I hear the pine warbler more often than I see it. The song is easy to remember since it is a musical one-pitch trill. To me the bird’s song reminds me of a louder, more musical rendition of the song of the chipping sparrow.

       The male pine warbler begins singing in earnest in late winter. Here it is May and it is still singing. In fact, I heard one loudly singing this morning.

       The pine warbler’s diet consists mostly of invertebrates, such as ants, cockroach eggs, small flying insects, bees, beetles, and even spiders.

       However, the pine warbler holds the distinction of being our only warbler that regularly dines on seeds. For this reason, it visits our backyard seed feeders more than any other warbler.

       As you might expect the pine warbler dines on pine seeds, it also eats the seeds of a variety of other plants.

       The pine warbler is also fond of fruits and berries. That being the case, if you are interested in providing the pine warblers living in your neck of the woods with fruits and berries, here are a few native plants that fit the bill: persimmon, Virginia creeper, muscadine, wax myrtle, sumac and flowering dogwood.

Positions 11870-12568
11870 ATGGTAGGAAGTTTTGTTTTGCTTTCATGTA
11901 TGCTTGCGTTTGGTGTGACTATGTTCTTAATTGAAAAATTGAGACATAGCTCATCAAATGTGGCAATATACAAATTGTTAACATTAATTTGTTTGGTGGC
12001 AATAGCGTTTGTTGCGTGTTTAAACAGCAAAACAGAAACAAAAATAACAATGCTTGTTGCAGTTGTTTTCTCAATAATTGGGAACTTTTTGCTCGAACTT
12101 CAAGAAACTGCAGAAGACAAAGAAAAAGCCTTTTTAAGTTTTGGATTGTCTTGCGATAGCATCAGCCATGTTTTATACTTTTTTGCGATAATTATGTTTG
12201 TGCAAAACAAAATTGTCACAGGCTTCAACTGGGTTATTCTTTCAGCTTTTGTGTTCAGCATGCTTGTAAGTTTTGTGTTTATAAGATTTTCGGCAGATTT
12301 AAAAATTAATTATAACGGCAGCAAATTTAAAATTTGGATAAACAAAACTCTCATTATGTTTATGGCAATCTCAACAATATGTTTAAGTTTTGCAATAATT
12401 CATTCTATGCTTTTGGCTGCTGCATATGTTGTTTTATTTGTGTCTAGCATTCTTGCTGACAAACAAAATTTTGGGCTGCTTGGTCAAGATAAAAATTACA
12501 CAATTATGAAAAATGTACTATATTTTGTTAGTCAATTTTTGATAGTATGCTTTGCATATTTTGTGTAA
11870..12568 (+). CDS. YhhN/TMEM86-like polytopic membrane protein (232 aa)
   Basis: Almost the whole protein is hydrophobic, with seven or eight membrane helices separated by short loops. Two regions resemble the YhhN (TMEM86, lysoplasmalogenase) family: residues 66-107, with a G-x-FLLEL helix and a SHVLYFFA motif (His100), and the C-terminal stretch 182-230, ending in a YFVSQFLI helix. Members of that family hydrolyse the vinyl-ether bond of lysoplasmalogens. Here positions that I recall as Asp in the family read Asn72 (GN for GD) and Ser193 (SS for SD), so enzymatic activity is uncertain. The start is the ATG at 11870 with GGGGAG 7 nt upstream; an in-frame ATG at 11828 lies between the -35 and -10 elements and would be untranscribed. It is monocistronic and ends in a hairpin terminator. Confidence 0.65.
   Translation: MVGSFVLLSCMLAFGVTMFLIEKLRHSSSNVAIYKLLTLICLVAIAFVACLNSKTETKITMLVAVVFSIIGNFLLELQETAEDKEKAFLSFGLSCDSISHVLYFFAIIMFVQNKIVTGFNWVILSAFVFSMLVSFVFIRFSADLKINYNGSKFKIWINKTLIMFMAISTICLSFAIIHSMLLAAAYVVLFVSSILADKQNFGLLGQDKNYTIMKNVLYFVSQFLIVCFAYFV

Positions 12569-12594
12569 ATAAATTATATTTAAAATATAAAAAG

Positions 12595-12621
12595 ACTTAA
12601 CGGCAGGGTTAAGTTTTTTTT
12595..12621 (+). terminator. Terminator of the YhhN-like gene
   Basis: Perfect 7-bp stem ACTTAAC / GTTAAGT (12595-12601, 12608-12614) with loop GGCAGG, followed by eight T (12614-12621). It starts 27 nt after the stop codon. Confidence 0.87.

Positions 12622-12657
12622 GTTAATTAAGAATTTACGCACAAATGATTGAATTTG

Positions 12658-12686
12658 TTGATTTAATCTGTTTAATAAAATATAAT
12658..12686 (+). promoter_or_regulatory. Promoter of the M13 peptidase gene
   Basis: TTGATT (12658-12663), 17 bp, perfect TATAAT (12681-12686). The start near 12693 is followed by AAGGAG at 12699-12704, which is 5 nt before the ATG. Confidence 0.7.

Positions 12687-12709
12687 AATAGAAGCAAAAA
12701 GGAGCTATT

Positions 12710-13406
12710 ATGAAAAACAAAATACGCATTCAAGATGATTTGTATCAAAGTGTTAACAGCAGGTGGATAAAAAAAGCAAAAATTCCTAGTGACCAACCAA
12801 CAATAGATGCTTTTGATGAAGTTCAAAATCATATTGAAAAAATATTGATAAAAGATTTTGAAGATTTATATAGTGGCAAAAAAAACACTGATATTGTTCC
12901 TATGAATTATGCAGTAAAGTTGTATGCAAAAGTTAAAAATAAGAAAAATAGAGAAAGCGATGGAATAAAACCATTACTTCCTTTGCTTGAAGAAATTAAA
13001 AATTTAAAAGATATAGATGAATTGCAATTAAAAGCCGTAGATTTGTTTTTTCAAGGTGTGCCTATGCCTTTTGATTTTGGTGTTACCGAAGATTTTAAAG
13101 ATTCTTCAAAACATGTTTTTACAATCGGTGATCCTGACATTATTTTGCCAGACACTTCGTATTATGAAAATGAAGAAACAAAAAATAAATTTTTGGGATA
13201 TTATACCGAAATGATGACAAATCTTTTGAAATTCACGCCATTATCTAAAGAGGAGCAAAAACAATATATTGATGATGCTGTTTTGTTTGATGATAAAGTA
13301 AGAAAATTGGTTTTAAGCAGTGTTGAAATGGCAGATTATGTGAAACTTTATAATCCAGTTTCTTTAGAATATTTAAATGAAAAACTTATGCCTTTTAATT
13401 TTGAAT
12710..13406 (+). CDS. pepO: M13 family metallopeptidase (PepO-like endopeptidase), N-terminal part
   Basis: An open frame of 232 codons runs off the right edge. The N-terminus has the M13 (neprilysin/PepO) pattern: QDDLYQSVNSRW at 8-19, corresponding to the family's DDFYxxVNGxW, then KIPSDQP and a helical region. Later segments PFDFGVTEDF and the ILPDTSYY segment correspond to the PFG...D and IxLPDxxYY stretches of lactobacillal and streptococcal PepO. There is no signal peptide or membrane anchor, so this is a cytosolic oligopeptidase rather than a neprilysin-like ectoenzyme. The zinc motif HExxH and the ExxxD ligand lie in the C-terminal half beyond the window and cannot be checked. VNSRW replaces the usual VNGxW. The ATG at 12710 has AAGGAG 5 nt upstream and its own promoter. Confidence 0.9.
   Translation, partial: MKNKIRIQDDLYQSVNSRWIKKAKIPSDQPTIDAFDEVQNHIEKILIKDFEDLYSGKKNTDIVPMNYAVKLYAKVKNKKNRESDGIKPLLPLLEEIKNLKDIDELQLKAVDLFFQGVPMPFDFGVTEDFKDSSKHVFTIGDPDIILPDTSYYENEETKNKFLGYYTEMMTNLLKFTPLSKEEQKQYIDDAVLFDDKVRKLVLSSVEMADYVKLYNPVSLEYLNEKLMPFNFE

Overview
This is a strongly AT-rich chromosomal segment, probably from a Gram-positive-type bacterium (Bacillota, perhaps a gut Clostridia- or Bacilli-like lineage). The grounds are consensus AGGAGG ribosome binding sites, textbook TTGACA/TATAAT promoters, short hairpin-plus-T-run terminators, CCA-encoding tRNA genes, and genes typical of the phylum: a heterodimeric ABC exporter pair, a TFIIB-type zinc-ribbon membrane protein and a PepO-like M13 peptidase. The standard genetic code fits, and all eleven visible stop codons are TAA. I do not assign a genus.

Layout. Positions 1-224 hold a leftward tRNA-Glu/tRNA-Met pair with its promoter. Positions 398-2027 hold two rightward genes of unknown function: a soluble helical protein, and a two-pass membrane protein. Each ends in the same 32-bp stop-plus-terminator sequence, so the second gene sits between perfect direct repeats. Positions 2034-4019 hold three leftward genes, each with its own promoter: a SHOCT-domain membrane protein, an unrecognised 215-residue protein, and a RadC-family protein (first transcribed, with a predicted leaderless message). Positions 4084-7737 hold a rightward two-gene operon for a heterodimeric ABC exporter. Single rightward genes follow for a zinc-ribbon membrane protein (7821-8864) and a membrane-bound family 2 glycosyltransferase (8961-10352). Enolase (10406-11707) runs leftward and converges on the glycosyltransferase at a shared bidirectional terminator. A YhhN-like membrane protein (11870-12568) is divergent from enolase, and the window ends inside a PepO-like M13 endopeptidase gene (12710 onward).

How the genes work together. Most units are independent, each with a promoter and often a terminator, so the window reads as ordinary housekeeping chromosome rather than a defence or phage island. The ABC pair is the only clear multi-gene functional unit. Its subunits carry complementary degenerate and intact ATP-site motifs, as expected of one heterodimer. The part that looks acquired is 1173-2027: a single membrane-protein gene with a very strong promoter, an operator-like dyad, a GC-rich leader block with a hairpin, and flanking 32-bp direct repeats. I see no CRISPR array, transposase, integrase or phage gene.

Most pine warblers are seen visiting feeders. Such is the case in my backyard. The bird will dine on a variety of seeds such as the crushed meats of pecans and other nuts, millet, scratch feed, and peanuts. However, by far, the pine warblers that visit my yard prefer sunflower seeds far and above all other seeds.

       Pine warblers also dine on suet and peanut butter. Although most folks offer suet only during the colder months of the year, pine warblers will eat suet at any time of the year.

       Don’t forget to maintain a clean birdbath throughout the year. The pine warbler will both bathe and drink at a birdbath.

       Well, I hope this brief piece will help you attract a pine warbler to your yard. The beauty of these suggestions is that, if you incorporate these tips into your backyard wildlife plan and, for some reason, never see a pine warbler, all is not lost. This is because many other birds will benefit from your efforts.

BACKYARD SECRET–BIRDS USE MOST OF THEIR ENERGY JUST TO KEEP WARM